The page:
Description: This source is a newspaper article from 2006 about the development of the Camden Waterfront. The waterfront is prospect for hotels and restaurants and other businesses. The City has continued to pour money into developing the Aquarium and other sites to bring more people into the city. There is criticism from the neighborhood communities about the infrastructure of the neighborhoods being fixed as well as old buildings with “water pipes made of wood”. I am using this source to show that the City of Camden today still has not fixed the old problems in the poor minority neighborhoods but have been instead spent money gentrifying the waterfront.
Primary Source Analysis : Camden Still Finds Itself Treading Water
This source is a newspaper article from 2006, about the development of the Camden Waterfront. The Waterfront is prospect for hotels, restaurants, and other big businesses. Camden is continuing to pour money into developing the Aquarium and other sites along the Waterfront to bring more affluent people into the city. There is criticism from the neighborhood residents about the infrastructure of the neighborhoods not getting the same funding to fix buildings with “water pipes made of wood”. I am using this source to show that the City of Camden, today have still not fixed the old problems in the poor minority neighborhoods but have been instead poured money endlessly into the Waterfront.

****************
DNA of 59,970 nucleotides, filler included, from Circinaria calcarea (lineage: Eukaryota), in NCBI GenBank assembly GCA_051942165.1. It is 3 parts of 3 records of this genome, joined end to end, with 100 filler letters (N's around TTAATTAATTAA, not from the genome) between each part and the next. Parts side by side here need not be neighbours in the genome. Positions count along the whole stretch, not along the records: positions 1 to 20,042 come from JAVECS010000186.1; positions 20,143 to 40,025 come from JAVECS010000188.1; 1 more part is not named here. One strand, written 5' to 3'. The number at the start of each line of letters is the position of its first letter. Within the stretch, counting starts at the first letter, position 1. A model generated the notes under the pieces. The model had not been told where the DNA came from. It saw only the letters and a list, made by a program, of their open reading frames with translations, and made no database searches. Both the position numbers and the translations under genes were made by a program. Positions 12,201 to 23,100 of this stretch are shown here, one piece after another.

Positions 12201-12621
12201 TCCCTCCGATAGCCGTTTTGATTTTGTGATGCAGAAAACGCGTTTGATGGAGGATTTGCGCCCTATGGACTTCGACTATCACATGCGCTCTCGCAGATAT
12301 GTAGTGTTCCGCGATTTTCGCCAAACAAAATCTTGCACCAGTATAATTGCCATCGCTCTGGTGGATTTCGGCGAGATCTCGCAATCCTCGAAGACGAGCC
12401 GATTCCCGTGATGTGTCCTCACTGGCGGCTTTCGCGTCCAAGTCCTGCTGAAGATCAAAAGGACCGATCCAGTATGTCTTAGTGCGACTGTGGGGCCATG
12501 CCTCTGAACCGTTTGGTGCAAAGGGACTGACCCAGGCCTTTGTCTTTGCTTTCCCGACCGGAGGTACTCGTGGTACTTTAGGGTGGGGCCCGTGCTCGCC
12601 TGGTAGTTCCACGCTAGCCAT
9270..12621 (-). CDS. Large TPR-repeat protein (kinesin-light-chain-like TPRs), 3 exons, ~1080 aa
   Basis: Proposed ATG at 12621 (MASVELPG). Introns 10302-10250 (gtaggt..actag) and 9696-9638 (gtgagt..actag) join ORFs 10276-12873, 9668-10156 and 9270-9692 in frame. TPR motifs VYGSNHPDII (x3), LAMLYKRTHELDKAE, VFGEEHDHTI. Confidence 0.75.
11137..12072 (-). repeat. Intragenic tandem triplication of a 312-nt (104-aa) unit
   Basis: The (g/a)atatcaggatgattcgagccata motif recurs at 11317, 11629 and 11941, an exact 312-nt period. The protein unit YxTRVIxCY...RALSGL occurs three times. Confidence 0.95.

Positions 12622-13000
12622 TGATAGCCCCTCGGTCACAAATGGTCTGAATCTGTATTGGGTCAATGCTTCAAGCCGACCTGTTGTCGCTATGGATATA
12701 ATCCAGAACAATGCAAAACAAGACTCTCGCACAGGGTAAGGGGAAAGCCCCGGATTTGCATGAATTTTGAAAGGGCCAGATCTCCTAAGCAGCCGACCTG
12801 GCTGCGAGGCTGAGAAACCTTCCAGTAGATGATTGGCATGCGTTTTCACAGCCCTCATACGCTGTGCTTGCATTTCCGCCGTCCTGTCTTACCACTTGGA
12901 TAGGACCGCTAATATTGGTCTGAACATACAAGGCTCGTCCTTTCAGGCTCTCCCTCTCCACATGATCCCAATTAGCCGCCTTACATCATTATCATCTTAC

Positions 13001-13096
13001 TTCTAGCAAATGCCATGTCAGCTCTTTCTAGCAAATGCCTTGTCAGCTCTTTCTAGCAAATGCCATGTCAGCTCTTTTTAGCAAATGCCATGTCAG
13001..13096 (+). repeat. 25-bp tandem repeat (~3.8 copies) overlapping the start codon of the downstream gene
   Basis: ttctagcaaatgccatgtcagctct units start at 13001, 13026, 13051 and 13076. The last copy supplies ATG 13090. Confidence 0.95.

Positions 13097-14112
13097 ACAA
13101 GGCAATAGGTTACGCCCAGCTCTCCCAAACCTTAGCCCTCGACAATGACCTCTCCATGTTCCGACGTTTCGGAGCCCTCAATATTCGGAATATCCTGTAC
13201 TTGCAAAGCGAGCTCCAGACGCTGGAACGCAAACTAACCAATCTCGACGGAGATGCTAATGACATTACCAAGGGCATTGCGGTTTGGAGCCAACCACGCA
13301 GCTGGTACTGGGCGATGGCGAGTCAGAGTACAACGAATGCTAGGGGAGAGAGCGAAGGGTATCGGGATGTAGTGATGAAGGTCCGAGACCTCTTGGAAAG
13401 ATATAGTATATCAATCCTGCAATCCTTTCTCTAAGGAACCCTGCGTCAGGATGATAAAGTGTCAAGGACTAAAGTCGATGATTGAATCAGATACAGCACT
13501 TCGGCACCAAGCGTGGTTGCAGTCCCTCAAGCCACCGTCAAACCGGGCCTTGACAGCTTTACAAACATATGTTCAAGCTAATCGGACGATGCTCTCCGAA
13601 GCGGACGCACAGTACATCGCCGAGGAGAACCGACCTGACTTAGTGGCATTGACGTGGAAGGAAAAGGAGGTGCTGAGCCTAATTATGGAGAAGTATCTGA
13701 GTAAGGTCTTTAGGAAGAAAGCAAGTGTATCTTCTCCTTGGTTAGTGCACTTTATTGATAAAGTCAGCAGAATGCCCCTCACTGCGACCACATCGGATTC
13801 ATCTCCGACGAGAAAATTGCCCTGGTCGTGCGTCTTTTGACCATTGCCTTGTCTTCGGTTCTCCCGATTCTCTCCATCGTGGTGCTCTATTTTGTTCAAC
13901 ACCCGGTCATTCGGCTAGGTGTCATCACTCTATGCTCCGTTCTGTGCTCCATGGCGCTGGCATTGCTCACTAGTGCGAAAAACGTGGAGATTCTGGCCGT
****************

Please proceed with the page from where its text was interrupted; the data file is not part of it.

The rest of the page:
The first piece of evidence in this article is about Camden deciding to renovate the aquarium. In the article, rights to develop 33 acres of the Camden Waterfront, which included a 3-million-dollar grant, 15-million-dollar loan for the aquarium renovation in 2003, have been given to Steiner and Associates. In 2005, the president of Steiner and Associates Barry Rosenberg said that they are expecting a million visitors, which would be less that the 1.6 million visitors that came in 1992 when the old aquarium opened. This show that Camden is investing millions of dollars into renovating the aquarium, not because the aquarium is not up to standards, but to make the City look better, as well to bring in more outside investment.
The second piece of evidence in the article supports my argument that Camden is attempting to gentrifying the Camden Waterfront. In the article Barry Rosenberg talks about planning to open 100,000 square feet, 2 restaurants, and eventually million-dollar condos and hotels. This piece of evidence supports the argument that Camden is looking more towards gentrification and making Camden the next rich urban city like Hoboken and Jersey City. The city and urban planners are clearly not looking to help the residents that live in the poorer areas.
The last piece of evidence in this source is the resident’s responses to development of the Camden Waterfront. The residents in the article are concerned about whether or not their neighborhoods will also be developed. There is both concern about if the neighborhood infrastructure will be cleaned up, as well as if residents will be driven out of their homes due to gentrification. Frank Fullbrook, a community activist says, “I have always been por-revitalization, just that I don’t think you need to displace people to have it.” The hope with revitalization is that there will be environmental remediation, less vacant homes, and new jobs for the community. This piece of evidence is the hopes of the residences that along with the development of the Waterfront, their neighborhoods will also improvement. It supports my argument, because the issues of water pollution have been known to the city of Camden since the 1970’s, but only now that they are developing the Waterfront, the environmental issues are finally being considered.